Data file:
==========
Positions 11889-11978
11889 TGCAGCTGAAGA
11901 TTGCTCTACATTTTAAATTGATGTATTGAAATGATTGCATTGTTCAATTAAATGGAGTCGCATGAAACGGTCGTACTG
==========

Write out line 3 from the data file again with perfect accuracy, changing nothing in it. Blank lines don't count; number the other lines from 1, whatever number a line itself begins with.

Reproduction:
11901 TTGCTCTACATTTTAAATTGATGTATTGAAATGATTGCATTGTTCAATTAAATGGAGTCGCATGAAACGGTCGTACTG